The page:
As long as the NSA/GCHQ surveillance scandal remained within the framework of national security, EU rules would make it the exclusive competency of member states. The UK could tell the European Commission to back off.

But given the clear economic implications for the wellbeing of millions of European citizens, it will be hard to argue that this remains a UK issue. We will have to push hard to get the EU to acknowledge this when so many of the member states are complicit. The others are not necessarily critical, either. Only the economic consequences are likely to help us make the EU take this up and investigate.

Our rights to privacy are important for many reasons, including as a back up to free speech. They are a bulwark against abuses of the state and a means to retain our personal freedom on a day to day level. But we know at times they can be compromised, for reasons of state security. Programmes like these, however, take matters even further than mass data collection, as they compromise our rights in a pervasive way without knowing who exactly might wish to remove our privacy and security. It is both a massive overstepping of government power, and simply irresponsible.

What we can do about it

Standards bodies seem to be one place where the security services have deliberately tried to introduce vulnerabilities. The Guardian say:

[a} secret document …shows the agency worked covertly to get its own version of a draft security standard issued by the US National Institute of Standards and Technology approved for worldwide use in 2006. "Eventually, NSA became the sole editor," the document states.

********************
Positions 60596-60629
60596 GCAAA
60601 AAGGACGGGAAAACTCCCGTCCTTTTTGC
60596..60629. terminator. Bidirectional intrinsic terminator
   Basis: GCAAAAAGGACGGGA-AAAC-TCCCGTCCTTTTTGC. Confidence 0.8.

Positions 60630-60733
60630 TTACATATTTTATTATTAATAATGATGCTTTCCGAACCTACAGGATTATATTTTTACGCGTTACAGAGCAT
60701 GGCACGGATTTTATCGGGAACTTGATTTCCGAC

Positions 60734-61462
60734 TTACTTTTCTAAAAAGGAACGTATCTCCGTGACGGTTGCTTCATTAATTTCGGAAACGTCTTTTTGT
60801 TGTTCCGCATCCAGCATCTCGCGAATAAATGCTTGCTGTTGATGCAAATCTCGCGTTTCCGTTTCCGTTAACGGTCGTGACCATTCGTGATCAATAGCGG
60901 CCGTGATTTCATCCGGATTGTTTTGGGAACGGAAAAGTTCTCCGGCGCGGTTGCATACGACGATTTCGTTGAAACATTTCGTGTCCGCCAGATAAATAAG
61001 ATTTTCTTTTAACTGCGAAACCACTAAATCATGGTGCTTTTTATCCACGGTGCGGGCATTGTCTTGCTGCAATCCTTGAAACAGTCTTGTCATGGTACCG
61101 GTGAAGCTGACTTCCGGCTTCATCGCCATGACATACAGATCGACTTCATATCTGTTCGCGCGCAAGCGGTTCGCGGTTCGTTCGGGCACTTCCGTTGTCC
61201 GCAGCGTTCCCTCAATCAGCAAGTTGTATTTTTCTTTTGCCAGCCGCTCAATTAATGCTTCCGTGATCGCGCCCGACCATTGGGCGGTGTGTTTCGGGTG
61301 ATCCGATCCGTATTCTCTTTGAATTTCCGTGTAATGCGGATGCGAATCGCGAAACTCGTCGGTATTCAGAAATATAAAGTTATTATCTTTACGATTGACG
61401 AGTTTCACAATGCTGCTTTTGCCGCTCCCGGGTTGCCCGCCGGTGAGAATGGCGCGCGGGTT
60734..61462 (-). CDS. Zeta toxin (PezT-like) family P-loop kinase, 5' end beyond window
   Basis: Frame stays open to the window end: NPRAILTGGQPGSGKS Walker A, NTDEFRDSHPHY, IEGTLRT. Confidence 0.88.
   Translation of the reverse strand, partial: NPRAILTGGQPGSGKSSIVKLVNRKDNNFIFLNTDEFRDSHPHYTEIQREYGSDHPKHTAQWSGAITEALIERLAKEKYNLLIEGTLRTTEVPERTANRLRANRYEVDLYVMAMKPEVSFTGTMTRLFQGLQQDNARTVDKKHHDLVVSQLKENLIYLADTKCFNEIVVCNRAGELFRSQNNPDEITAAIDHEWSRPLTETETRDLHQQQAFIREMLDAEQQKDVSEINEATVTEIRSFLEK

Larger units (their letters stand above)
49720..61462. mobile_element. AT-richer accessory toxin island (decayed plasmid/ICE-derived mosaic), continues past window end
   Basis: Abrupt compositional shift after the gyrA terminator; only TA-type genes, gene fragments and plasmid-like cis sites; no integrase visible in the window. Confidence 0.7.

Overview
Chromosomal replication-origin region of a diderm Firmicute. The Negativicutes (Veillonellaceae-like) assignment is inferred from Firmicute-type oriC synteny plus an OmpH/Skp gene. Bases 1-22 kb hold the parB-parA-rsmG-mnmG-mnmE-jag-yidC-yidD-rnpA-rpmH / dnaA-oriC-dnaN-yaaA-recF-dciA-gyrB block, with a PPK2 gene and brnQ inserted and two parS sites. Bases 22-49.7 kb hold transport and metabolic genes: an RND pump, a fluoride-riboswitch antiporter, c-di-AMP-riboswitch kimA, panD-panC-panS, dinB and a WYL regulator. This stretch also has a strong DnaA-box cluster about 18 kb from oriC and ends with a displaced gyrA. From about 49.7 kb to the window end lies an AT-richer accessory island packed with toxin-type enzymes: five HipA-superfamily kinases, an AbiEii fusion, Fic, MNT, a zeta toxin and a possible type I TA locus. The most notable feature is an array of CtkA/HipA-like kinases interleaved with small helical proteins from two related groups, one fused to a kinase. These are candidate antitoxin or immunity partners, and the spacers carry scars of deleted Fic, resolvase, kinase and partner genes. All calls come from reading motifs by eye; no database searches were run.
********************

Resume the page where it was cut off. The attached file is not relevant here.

In the USA, according to Pro Publica the NSA Commercial Solutions Center invites vendors to submit their software for assessment, but this in fact seems to be a mechanism to compromise their products.

Even agency programs ostensibly intended to guard American communications are sometimes used to weaken protections. The N.S.A.’s Commercial Solutions Center, for instance, invites the makers of encryption technologies to present their products and services to the agency with the goal of improving American cybersecurity. But a top-secret N.S.A. document suggests that the agency’s hacking division uses that same program to develop and “leverage sensitive, cooperative relationships with specific industry partners” to insert vulnerabilities into Internet security products.

There is a clear conflict of interests in allowing intelligence services to specify other people's security standards.

In the UK, the Communications-Electronics Security Group (CESG) approves communications technologies for government or people contracting to them. They are a civil arm of GCHQ: the rationale previously being that they should know about security. Their website lists several commercial certification products. Some of these are geared to companies trying to sell to government, but others are about simply giving approval to technologies and processes.

We have a simple question to CESG: have CESG approved any product that is known to be compromised by GCHQ or the NSA? And if they have, why should anyone take their security approvals seriously in the future?

They need to be made into fully transparent, public interest bodies that run independently of the security agencies, and perhaps government. Information Assurance and signals intelligence simply cannot be associated roles.

For yourself, use Open Source security technologies: if you can't read the code, you don't know how the software might actually operate. If the code is open, then it can be reviewed - if not by you, then by people you trust. Use transparent and interoperable encryption wherever you can, as Schneier recommends, to make it as hard as possible for the security services.